My outfits have changed somewhat since moving back to the Ranch.  I still feel like a million bucks when I step out in a new pair of shoes, but these days they look a little different, notably that they look even sexier covered in dust and manure.  The dirt road to the stable is my new catwalk, and I grin from ear to ear as I tromp along in breeches, half chaps, boots and spurs.  “The equestrian look is very in this season,” say the squirrels to one another. “And I just love how she’s pairing it with the little brown dog, very chic.”

Likewise, I was really excited when I finally got a chance to wear the new hat my dad gave me for Christmas: that would be the pith helmet with the bee veil attached to it. Best outfit all year? Definitely the matching used coveralls I found for $20 at the hardware store, which go so well with my smoker and hive tool.

When I lived in the city and worked at a law firm, I wore a suit nearly every day. Not a beekeeping suit, but a black or grey uniform – I called it my ‘lawyer drag’ – designed for looking formidable when marching to battle in the courtroom. I grew to hate my suits so much I just stopped caring how I looked in them.  My non-lawyer friends would always thrill about how spiffy my suits seemed, how I should accessorize them with a ‘bold necklace’ or a ‘feminine top.’  To me it felt like putting on a garbage bag, and no necklace was going to change that.  Actually, it felt like that scene in Walking Dead when they cover themselves in zombie guts in order to blend in when they walked down the street.

My suits were zombie guts. That’s such an accurate description, it’s hardly even a metaphor.

I’ve always had a difficult relationship with my appearance, ever since puberty when my body betrayed my tomboy inclinations and abruptly transformed into something resembling the Venus of Willendorf.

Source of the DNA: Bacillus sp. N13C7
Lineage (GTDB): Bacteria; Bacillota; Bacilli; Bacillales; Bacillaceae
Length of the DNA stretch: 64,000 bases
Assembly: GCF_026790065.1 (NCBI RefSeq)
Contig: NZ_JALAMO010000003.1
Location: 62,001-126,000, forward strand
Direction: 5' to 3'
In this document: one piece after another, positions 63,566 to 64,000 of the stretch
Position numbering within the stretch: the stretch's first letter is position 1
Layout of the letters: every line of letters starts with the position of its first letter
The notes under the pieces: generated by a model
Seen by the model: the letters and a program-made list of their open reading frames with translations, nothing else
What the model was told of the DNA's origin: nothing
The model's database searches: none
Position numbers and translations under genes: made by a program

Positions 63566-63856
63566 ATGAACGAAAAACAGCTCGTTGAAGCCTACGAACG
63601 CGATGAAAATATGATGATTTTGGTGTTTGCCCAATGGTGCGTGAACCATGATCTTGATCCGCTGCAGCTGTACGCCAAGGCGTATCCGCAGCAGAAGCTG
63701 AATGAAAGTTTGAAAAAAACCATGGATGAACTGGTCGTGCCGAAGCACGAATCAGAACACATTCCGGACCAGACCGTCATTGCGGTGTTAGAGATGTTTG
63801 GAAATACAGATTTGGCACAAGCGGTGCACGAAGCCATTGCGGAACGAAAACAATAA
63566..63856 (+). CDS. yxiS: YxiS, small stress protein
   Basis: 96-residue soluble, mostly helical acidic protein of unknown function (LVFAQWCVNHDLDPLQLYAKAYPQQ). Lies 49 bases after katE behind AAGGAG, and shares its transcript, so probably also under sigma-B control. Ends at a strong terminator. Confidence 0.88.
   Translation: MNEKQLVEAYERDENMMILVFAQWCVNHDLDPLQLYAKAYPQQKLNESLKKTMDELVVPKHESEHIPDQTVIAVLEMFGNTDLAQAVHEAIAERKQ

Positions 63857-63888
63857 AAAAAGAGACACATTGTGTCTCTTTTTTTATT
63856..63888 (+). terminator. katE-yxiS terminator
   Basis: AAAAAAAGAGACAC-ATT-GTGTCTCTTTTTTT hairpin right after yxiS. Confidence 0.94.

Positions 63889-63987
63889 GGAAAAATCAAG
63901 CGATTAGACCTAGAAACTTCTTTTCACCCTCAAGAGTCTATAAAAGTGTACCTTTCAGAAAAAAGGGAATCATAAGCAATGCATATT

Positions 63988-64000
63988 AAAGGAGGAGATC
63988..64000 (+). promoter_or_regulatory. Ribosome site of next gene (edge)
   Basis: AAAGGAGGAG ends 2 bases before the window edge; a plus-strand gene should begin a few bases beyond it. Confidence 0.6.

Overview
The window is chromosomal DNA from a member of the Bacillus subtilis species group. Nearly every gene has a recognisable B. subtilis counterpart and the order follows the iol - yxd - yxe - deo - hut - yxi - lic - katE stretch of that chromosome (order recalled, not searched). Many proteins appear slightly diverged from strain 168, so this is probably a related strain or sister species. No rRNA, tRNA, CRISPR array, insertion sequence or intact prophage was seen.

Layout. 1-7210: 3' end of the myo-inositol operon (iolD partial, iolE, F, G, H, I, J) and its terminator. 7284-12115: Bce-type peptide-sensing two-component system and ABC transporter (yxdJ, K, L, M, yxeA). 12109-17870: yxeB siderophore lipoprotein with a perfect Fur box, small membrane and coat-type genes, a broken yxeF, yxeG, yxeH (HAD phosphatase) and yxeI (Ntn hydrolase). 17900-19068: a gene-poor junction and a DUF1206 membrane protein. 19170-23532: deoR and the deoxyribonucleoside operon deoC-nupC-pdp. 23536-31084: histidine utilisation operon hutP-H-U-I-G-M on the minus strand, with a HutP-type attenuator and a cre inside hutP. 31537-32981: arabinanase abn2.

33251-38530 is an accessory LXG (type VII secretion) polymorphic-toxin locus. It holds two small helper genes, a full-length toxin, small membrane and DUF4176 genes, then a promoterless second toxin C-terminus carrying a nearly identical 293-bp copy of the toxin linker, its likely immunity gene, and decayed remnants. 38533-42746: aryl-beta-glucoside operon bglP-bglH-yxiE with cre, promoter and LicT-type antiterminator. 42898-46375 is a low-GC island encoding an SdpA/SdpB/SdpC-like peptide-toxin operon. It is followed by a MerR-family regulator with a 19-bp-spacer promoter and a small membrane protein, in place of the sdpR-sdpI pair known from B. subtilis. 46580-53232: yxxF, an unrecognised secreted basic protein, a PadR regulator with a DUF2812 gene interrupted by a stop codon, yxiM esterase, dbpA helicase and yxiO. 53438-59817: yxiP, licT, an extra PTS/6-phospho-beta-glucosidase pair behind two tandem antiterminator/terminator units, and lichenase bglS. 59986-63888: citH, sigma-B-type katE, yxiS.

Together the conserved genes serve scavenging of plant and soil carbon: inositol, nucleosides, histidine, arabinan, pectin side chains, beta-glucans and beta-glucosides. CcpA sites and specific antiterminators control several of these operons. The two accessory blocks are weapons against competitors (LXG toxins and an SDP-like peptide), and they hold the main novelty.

My actual senior portrait. Voted most likely to promote fertility.

There I was, tan and freckled, with gappy teeth and tangled locks and. . . a huuuge rack.  I fought back by playing with the aspects of my appearance I had more control over – hair color, clothing, shoes – to varying degrees of success.  Sometimes it was black eyeliner, or fire engine red hair, ratty jeans with a suit coat, or just some great big ugly shoes.  My goal wasn’t particularly clear, and I’ve never really had what they call ‘style,’ I just wanted to have some say in the matter.  Thus it was especially offensive to me to suddenly lose control over my wardrobe when I became a lawyer. (Well, it was hardly sudden, you’d think after 3 years of slogging through law school it might have dawned on me that I was embarking on a profession with a problematic dress code.)  I mean, we even had our ‘casual Fridays’ taken away at one point. How vile. How soul-crushing!

So when I decided I was going to move back to the Ranch, getting to wear what I want, no matter what that is, was something I actively thought about. Seriously, it was right up there with starting a garden, getting some chickens, and plotting out my new life by firelight. Because wearing what I want is important to me for totally non-superficial reasons.  It is how I converse with the world at large, even when no one is actually looking.  It’s how I say “This is me, and I am so many things.”  I am sundresses and workboots.  A cascade of hair. A hoodie. A briefcase.  A very old pair of jeans.  That these things aren’t trivial to me is something that I’ve known about myself for a long time, but has never been more clear than it is now. After a ride, when I glance down at the mud on my new boots, the dust on my clothes and the smell of horse sweat filling my nostrils, I know I look good.